Following the USDA’s Dietary Guidelines for Americans is good for your health, and, according to a large study, it may also be beneficial for the planet. The findings were published in the Proceedings of the National Academy of Sciences and compared the average diets of 37 middle- to high-income nations (64% of the world’s population) to their respective nationally recommended diets. Researchers gathered information about each nation’s recommended diet from national organizations responsible for dietary advice. Each nation’s actual average diet was taken from Food Balance Sheets–detailed reports on national food systems calculated by the UN’s Food and Agriculture Organization. Then, researchers calculated greenhouse gas emissions, eutrophication (water pollution due to nutrient runoff), and land use resulting from each diet using a database of the environmental impacts of various product categories, including twelve food groups. After assessing the environmental impacts of each nation’s recommended and average diets, researchers determined that, compared with average diets:
Recommended diets in high-income nations were associated with 13 to 24.8% lower greenhouse gas emissions, 9.8 to 21.3% less eutrophication, and 5.7 to 17.6% less land use. Of these reductions, approximately 54% were due to reduced calorie intakes and 46% were due to differences in intakes of specific foods.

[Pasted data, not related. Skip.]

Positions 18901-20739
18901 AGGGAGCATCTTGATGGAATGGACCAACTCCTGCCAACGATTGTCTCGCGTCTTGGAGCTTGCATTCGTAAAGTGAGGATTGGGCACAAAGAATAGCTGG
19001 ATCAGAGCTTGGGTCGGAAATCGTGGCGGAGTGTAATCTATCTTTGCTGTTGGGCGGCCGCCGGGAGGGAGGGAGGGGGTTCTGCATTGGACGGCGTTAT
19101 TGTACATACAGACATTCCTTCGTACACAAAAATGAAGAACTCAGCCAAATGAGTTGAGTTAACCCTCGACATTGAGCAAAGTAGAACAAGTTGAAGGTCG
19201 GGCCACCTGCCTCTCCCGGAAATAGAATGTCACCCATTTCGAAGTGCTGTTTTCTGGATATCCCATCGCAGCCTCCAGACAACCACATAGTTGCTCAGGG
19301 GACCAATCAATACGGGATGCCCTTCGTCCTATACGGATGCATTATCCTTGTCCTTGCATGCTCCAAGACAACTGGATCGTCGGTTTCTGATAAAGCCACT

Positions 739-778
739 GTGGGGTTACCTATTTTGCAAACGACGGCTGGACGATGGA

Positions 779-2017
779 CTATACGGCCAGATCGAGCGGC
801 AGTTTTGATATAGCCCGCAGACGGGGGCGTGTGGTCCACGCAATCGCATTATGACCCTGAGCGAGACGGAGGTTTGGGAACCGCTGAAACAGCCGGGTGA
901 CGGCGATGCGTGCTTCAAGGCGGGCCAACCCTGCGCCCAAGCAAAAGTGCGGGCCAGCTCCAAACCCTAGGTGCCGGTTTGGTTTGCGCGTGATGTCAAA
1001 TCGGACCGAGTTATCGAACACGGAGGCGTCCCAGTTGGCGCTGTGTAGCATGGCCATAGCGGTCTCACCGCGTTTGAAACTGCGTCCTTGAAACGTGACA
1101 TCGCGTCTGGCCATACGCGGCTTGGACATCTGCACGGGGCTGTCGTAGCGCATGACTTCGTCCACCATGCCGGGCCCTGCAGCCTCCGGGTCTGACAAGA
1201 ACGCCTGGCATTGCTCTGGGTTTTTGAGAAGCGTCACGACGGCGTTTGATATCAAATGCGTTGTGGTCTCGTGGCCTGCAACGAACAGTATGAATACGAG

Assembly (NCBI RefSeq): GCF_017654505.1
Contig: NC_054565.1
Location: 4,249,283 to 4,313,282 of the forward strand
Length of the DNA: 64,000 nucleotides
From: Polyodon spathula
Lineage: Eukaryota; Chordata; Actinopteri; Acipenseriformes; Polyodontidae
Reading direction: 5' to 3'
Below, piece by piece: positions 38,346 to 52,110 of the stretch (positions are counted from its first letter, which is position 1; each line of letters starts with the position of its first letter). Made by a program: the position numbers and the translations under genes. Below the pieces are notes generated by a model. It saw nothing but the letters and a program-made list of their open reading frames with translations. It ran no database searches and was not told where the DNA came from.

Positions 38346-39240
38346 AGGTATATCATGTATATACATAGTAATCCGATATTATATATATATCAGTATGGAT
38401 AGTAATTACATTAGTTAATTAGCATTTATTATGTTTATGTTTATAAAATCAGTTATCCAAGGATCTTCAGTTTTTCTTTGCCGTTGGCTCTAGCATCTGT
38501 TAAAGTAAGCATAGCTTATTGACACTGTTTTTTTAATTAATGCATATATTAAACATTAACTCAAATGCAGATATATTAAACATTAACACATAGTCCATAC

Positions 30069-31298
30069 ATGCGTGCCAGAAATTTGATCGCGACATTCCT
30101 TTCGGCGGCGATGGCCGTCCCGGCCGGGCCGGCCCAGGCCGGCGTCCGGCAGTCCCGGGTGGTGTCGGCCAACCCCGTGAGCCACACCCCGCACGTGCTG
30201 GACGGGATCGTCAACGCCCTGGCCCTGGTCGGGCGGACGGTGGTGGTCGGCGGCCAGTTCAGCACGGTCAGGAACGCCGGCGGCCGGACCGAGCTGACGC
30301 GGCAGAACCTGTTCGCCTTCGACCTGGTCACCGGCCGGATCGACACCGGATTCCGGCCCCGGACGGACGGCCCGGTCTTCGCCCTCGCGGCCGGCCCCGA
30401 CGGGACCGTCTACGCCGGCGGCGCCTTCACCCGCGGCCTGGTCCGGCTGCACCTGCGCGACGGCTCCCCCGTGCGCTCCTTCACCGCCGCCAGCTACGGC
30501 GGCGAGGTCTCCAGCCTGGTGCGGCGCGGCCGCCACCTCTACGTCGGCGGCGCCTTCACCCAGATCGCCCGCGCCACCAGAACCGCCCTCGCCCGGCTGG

Recommended diets in upper middle-income nations were associated with reductions of 0.8 to 12.2% in greenhouse gas emissions, 7.7 to 19.4% in eutrophication, and 7.2 to 18.6% in land use.
Recommended diets in lower middle-income nations were associated with increases of 12.4 to 17% in greenhouse gas emissions, 24.5 to 31.9% in eutrophication, and 8.8 to 14.8% in land use.
Higher animal product consumption largely explains the lower reductions–or even increases–in environmental damage associated with recommended diets of middle-income nations. Animal products (meat, fish, and dairy) account for a large proportion of all three aspects of environmental impact considered in this study: greenhouse gas emissions, eutrophication, and land use. Even with these increases, researchers found that if every nation adopted their respective recommended diet, the overall environmental impact would be positive. While large-scale dietary changes won’t happen overnight, gradually shifting our eating to align with national recommendations could help reduce our environmental footprint.
Source: Proceedings of the National Academy of Sciences